On Wednesday, Google Home actually became something worthwhile

google_ga3a00417a14_home_1297281Because one of the long rumored features of the device came to actually pass – you can (or will be able to soon, as its a phased rollout of this new feature) make outgoing phone calls from the Google Home device.  It’s not a perfect implementation just yet, and the calling features only work in the United States and Canada for now.  But it’s a start, and it finally is a compelling feature that makes the Home product a worthwhile buy.

The smart home product from Google is an investment of about $129 (at just $109 at the time of this writing) that so far has been of limited use in a connected home.  It’s list of features from launch ranged from “nice to have” like streaming music or answering basic queries to “will I really use that?” like controlling the smart lights, locks, and thermostats in your smart home.  But much like the Chromecast, this was a device that you just knew was going to get better over time.  And on Wednesday, Google announced something that DID make the Home better – they added the ability to make phone calls simply by asking the Google Assistant to do so.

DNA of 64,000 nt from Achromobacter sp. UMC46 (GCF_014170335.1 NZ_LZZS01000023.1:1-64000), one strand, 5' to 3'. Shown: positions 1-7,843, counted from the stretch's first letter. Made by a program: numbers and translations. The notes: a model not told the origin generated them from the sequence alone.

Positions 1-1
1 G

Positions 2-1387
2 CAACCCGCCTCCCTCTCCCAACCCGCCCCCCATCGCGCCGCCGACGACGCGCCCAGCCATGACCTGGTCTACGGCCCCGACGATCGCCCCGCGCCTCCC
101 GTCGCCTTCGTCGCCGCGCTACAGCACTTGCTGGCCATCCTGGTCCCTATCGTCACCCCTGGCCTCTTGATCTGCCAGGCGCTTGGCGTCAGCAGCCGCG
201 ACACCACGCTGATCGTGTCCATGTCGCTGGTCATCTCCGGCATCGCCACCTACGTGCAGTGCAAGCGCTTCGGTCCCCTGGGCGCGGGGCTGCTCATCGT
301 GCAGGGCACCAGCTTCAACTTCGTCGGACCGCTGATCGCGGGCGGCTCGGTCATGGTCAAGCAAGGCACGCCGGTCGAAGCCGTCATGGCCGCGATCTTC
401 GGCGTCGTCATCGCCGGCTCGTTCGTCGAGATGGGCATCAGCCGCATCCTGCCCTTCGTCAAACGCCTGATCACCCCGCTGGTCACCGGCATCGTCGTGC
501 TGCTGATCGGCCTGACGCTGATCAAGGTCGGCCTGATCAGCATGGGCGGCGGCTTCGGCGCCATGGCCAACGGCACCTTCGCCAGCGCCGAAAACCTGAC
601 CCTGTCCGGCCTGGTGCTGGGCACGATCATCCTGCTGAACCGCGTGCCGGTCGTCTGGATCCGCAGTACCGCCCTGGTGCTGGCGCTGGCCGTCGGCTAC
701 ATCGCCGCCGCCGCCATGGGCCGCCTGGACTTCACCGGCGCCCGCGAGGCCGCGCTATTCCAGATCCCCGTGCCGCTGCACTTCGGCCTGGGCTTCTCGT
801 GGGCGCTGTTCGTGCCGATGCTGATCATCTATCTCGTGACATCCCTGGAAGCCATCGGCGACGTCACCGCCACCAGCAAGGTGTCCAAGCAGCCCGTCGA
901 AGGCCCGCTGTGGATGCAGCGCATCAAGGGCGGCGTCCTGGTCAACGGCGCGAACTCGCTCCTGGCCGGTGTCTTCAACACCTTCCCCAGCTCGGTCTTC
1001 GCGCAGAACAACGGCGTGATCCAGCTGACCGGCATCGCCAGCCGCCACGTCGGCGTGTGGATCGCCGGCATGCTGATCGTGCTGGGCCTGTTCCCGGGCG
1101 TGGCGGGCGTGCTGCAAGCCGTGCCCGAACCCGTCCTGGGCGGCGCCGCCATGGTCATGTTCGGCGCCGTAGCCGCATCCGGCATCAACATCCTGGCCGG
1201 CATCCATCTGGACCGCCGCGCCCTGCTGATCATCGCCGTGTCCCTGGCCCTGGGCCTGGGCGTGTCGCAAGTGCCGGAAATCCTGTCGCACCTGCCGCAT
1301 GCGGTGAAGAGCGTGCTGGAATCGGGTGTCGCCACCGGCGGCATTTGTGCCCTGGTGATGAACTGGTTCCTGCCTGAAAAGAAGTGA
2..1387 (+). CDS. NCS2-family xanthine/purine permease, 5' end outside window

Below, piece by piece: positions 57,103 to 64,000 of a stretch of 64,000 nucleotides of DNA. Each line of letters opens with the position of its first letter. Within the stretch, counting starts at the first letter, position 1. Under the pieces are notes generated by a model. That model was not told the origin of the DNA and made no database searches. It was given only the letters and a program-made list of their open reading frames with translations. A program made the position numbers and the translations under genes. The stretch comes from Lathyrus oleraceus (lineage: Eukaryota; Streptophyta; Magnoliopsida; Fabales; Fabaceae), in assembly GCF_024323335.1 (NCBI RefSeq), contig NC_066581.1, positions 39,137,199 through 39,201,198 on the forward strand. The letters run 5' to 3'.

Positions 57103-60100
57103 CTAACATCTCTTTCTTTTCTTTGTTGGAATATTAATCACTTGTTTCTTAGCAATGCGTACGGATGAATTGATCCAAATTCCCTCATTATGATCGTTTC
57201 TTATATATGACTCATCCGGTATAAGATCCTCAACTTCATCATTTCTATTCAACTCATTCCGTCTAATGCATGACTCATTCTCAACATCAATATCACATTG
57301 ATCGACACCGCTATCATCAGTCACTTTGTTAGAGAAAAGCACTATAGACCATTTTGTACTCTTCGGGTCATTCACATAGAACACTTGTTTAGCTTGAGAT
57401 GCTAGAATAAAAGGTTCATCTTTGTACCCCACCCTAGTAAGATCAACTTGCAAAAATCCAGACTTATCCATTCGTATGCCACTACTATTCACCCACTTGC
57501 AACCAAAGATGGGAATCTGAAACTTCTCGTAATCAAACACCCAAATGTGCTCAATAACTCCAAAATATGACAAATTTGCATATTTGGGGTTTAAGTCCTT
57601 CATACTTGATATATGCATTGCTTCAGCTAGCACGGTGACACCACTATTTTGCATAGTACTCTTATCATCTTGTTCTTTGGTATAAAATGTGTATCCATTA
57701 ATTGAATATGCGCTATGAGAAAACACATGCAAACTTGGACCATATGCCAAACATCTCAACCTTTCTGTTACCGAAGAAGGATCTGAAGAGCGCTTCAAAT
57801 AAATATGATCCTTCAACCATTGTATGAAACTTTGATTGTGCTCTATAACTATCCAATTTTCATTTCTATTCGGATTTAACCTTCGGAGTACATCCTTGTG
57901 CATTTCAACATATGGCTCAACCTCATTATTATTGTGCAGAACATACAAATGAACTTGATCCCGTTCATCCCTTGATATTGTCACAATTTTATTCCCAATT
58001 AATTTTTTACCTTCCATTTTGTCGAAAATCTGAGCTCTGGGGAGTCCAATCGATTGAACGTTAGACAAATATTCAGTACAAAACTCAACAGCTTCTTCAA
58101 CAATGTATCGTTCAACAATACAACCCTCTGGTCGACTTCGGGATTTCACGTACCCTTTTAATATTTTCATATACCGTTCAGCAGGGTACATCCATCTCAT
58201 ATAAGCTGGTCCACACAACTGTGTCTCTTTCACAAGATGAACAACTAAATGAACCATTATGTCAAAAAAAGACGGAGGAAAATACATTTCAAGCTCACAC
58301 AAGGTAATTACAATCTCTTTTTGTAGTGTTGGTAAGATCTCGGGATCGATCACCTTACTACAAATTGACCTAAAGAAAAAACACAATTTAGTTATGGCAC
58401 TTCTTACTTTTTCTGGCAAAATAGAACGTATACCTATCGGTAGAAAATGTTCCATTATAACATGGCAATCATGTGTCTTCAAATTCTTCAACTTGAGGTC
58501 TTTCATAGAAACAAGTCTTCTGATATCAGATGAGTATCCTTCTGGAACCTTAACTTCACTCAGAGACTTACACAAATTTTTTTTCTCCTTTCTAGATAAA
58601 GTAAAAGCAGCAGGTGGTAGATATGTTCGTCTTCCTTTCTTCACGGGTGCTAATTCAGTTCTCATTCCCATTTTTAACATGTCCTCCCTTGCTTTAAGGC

Using the hotword trigger “Ok, Google” you can then tell it to call a specific number, or even a contact if you’ve allowed Google access to your contacts.  And this simple thing can make a device that costs over a hundred dollars worth every penny.  How many times have each of us been at home, doing chores or otherwise have our hands occupied, and need to reach out to someone?  How many times do you have your phone on the counter or the kitchen table and would like to call out for a pizza delivery?  How many times have you been trying to get the kids ready to go in the bedroom and realized you needed to call your spouse to remind them of something?  All of these things are now possible by simply speaking aloud and your wish will be granted.  Somewhat automagically, by Google Home.

As noted above, its not a seamless and perfect fit just yet, as the caller ID will be blocked for the other party (unless you are a current Google Voice or Project Fi user, in which case it will show up as you) but that’s coming.  As is the ability to receive calls on the Google Home, which isn’t currently available.  Those things are coming, and whether or sooner or later they will be a part of what the Google Assistant can do.  But this is the first step towards a real connected future; a time where ambient computing is all around us, and removing the last physical barrier between us and the information or services we need – our phones.

Reference:  Google Support
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